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-- recording directly to .wav using an emulator

If you have your .sav and .gb on a computer, it may be possible to record your song without the audio leaving the digital realm. Check out Gameboy Emulation and see if there are any programs which have .wav output functionality for your operating system. If not, you can use a Screen Recorder to Record a sound file from your Emulator.

— recording using a microphone

In live situations, your only option may be to use a microphone to record your music. However, microphones “color” the sound of everything they record. This is true even of expensive/high-end microphones, but don't be scared of coloration, it can add character.

I had been recording using my laptop's built-in microphone and had just assumed that the Gameboy sound chip only used 3 diminishing harmonics. My first recording using the patch cable and adapters revealed 7 harmonics in one instrument. All of them were nearly clipping and at the same volume. That's something to impress the nonbelievers with!

— recording analog signals over patch cables

Another common method of recording tracks is straight out of the 1/8" audio jack on your gameboy. Each model of gameboy sounds slightly different, it may be fun to try all the options out. Just remember: what you have works =)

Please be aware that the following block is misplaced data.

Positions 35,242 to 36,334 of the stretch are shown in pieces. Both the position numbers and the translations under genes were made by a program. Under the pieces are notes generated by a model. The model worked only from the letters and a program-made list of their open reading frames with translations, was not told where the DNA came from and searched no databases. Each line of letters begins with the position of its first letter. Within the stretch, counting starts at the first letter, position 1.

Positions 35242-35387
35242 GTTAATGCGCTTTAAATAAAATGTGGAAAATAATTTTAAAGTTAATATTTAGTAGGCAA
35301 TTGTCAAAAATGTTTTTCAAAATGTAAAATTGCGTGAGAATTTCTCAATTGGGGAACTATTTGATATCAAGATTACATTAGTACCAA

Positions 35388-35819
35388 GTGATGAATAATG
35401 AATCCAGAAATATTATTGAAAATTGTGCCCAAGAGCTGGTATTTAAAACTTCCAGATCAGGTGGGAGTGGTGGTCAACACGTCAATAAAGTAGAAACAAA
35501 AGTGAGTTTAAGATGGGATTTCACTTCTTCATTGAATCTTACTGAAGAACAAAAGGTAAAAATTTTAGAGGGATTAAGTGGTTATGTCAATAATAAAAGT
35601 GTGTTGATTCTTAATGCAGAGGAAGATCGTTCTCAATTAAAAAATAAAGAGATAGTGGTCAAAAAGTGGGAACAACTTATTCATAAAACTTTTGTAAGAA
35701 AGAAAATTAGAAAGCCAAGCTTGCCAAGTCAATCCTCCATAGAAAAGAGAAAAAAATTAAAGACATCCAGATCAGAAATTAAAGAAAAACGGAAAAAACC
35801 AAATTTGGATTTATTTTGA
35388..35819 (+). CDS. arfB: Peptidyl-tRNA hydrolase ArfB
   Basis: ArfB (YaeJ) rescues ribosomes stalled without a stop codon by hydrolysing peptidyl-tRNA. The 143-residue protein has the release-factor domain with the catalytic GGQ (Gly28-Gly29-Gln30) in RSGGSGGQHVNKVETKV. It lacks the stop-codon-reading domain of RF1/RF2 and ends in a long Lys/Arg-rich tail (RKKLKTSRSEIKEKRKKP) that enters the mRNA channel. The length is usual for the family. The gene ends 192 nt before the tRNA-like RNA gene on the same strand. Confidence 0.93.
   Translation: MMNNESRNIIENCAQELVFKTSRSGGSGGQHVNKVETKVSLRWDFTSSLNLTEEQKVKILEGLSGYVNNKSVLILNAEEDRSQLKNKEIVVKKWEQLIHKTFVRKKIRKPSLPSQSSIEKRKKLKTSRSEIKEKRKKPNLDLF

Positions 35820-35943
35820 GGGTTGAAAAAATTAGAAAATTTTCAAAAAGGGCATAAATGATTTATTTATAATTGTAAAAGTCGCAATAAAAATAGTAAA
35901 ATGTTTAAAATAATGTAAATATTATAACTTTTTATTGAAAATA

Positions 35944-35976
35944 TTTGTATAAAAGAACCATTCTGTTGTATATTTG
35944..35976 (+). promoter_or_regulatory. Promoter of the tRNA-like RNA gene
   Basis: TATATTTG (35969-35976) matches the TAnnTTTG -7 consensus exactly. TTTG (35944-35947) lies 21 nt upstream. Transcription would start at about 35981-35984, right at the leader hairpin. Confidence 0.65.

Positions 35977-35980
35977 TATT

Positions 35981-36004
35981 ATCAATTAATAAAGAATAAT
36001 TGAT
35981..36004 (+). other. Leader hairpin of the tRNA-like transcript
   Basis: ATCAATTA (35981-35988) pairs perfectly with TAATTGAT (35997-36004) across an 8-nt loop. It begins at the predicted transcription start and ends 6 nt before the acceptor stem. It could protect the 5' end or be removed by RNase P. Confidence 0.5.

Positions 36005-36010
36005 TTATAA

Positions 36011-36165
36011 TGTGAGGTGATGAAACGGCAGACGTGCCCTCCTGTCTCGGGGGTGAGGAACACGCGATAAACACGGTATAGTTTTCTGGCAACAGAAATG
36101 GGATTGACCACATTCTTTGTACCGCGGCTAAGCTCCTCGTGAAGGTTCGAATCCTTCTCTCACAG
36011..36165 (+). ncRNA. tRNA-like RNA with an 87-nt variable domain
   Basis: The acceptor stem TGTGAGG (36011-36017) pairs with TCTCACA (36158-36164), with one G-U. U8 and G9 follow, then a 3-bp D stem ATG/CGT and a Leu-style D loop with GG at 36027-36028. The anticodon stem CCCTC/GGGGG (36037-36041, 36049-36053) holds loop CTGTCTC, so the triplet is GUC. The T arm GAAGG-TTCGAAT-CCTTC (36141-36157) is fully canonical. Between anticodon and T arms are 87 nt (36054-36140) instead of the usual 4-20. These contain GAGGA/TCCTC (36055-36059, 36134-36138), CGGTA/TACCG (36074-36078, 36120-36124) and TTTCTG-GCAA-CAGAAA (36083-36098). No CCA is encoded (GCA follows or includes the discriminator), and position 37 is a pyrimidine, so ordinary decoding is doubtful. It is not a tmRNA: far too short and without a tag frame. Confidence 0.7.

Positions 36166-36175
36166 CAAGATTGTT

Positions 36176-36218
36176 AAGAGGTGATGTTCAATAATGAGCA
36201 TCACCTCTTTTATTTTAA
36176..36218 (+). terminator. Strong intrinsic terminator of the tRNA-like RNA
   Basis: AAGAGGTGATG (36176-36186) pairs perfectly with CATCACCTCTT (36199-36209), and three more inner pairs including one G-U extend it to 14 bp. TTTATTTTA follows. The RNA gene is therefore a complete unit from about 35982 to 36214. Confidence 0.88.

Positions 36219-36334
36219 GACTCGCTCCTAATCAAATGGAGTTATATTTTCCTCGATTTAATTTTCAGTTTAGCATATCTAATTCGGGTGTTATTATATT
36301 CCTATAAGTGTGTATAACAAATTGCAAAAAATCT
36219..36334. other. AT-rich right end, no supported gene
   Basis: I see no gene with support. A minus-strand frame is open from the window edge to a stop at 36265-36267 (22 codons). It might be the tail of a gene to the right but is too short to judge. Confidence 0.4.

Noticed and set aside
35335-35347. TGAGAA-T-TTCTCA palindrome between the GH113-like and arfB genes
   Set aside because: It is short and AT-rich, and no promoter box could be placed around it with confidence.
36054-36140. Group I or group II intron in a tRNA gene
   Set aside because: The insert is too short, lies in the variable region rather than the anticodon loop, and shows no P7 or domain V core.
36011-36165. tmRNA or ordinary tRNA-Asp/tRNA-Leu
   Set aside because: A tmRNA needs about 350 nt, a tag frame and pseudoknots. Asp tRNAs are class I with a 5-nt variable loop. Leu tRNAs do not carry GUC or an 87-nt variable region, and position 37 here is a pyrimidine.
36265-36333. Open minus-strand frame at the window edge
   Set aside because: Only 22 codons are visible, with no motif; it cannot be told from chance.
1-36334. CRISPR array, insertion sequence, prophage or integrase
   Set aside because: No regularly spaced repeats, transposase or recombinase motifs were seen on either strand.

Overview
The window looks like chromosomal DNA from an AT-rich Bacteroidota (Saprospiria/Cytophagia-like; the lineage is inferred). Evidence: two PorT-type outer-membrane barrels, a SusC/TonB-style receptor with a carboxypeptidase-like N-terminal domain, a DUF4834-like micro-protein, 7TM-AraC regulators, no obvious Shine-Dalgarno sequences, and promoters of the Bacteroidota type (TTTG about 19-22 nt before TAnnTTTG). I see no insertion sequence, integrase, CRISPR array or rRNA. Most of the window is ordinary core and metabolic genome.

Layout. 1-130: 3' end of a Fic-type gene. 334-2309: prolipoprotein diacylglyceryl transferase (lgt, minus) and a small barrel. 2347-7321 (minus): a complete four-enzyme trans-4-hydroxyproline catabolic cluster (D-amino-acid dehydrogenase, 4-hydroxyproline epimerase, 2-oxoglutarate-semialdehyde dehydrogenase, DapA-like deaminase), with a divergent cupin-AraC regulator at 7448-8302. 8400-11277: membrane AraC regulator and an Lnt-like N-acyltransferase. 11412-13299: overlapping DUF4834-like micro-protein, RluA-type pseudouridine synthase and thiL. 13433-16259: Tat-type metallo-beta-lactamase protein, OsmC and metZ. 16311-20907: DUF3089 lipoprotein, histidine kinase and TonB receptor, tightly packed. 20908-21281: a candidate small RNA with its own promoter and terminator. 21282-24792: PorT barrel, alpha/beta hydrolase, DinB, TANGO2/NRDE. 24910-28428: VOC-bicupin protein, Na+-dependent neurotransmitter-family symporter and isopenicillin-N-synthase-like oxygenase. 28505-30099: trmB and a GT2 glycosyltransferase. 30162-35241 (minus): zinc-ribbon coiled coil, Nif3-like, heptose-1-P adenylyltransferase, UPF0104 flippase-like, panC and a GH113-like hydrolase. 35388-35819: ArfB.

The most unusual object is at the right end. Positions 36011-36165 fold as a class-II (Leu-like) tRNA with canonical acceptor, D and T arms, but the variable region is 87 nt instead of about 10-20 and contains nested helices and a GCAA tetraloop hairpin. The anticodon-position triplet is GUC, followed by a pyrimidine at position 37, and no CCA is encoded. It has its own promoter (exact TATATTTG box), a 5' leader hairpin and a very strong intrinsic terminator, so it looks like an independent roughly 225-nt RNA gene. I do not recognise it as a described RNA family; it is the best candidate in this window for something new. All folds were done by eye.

Depending on the audio-jack-input type of your soundcard, you will have to choose the right cable to to get the analog audio signal safely out of your gameboy's 1/8" jack.

Besides finding the proper cable, you can also string something together using adapters. However, Less connections mean less interference, so the fewer adapters the better.

Audiophiles claim they can hear the difference between regular cables and those with the 24K Gold covering on the tips; Radio Shack makes cables with and without this covering. Interference can be dramatically reduced, for ultra-clean spaces between the sounds.

check out the page http://www.guitarnuts.com/technical/cords/index.php on his description of audio cables and what to choose for what application. he talks about the uses of gold plating with a guitar cable but in this instance, it would be no different then using a gameboy, they're both instruments. because of the frequent use of the cable the gold will eventualy just wear off or chip and become just regular old connections again. the only time gold plated plugs seems usefull is in connections that get plugged in and stay that way for long periods of time, i.e. speaker cables in a p.a. system. some have also entertained the idea, that spraying the connections with deoxit before every use plays on the sound quality, which i could see being more likely, but have no proof. the things he highlights in his articule to look for are quality in construction. thats the main thing. oxygen free cableing only seems usefull in speaker connections as well. so read up on all that before dropping big bucks on a cable that may not actualy do anything other then beat up your wallet. -sameal

— some products you may need for recording

1/4" to 1/8" adapter: 1/8" cable: 1/4" to 1/8" cable:

http://www.radioshack.com

Here is a better cable: http://www.musiciansfriend.com/accessories/hosa-stereo-y-cable-mini-male--2-1-4-mono-males

Hosa-stereo-y-cable-mini-male--2-1-4-mono-males






And for those with DJ mixers: http://www.musiciansfriend.com/accessories/hosa-stereo-1-4--2-rca

Hosa-stereo-1-4--2-rca

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